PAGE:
Why Saudi stocks are at five-year high
Saudi's stock market reached a new five-year high of 8,562 points this week (File Archive)
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Gulf share markets were narrowly mixed on Monday, struggling for direction amid a lack of new catalysts, although Qatar’s bourse recovered from a two-week low as bargain hunters returned.
Saudi Arabia’s benchmark climbed 0.1 percent to a new five-year high at 8,562 points after trading flat for most of the session. Petrochemical shares supported the market with the sector’s index up 0.2 percent.
The market showed little reaction to the announcement of the 2014 state budget, which projected spending would rise a modest 4.3 percent from this year’s plan, suggesting the Kingdom was starting to slow expenditure growth after three years of huge increases.
Kuwait’s index also climbed 0.1 percent to 7,635 points. After the close, the Constitutional Court ruled that parliamentary elections held earlier this year were legal, rejecting suits that could have caused the dissolution of parliament and fresh elections.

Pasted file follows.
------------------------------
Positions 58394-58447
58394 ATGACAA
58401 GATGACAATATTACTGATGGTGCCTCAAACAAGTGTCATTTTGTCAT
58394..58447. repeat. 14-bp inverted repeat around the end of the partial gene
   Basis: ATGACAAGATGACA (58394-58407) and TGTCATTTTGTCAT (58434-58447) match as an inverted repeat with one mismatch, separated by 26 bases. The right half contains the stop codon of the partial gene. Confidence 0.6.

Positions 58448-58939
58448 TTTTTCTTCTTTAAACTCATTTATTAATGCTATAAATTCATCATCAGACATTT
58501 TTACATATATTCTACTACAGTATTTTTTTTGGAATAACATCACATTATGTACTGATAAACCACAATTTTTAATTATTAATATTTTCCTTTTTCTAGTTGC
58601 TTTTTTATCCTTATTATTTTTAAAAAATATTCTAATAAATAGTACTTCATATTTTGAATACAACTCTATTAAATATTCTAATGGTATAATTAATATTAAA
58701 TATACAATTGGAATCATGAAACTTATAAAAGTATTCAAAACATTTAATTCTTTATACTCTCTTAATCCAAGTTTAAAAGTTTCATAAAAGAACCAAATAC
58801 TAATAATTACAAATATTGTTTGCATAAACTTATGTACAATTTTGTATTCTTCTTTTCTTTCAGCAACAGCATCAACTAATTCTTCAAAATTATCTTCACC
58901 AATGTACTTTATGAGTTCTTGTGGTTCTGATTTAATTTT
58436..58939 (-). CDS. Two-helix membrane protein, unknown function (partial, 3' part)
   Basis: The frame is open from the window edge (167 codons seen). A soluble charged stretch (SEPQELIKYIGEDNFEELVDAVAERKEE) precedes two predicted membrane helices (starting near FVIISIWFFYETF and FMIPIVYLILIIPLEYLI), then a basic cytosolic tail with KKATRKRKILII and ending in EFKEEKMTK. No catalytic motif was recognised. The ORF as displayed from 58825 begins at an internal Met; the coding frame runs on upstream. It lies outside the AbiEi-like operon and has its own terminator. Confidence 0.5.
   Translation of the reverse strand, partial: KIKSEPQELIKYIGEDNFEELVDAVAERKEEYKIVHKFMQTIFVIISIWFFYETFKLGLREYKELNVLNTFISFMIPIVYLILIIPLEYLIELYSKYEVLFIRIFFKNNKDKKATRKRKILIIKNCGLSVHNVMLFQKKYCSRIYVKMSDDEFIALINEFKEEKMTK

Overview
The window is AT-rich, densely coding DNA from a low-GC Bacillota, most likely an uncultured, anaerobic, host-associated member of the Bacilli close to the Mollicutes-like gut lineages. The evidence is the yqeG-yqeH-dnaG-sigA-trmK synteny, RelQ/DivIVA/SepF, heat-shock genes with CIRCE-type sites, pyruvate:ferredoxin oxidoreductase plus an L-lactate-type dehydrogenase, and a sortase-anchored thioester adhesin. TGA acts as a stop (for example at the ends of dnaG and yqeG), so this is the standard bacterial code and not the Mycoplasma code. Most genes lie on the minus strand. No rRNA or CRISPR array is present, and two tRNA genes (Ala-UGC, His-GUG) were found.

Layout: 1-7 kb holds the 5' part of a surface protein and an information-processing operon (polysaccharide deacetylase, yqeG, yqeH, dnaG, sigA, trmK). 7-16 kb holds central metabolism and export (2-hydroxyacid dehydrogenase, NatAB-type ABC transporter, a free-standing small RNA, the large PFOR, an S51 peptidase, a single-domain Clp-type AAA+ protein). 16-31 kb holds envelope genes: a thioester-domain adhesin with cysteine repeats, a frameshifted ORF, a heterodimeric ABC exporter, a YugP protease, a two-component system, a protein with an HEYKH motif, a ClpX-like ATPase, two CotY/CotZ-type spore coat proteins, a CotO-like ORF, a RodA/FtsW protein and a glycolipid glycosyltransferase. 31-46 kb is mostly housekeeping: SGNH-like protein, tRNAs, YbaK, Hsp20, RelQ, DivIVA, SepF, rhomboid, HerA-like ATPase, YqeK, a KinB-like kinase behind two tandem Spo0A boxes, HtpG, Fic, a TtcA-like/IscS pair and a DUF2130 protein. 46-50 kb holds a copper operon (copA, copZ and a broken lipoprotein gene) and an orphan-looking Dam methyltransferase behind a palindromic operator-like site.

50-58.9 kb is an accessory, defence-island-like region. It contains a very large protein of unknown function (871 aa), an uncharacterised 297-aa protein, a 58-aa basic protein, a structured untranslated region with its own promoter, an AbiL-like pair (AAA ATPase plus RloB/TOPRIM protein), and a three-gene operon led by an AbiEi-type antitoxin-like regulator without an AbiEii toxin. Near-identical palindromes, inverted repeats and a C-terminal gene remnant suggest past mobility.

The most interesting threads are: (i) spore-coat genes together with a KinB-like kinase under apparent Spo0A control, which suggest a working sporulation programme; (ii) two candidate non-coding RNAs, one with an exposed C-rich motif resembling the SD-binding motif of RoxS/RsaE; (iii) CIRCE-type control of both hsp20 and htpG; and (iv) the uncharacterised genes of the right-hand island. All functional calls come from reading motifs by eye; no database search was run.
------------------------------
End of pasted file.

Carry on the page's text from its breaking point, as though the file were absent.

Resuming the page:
Later in the day, Kuwait’s cabinet ministers submitted their resignations, a move that could pave the way for a cabinet reshuffle.
The market has become accustomed to political instability and is unlikely to react to any moderate reshuffle.
Elsewhere, United Arab Emirates markets edged up but small caps led trading. Dubai’s index climbed 0.4 percent, leaving it fewer than 10 points away from Thursday’s five-year closing high.
“The market looks like it’s on the verge of a correction - there’s not much buying interest in blue chips,” said Hisham Khairy, head of trading for the institutional desk at MENA Corp.
“People are staying in banks for earnings and dividends. If we don’t see other catalysts, we could have a minor correction until year-end.”
In Qatar, the benchmark rose 0.5 percent to 10,453 points, recovering from Sunday’s two-week low.
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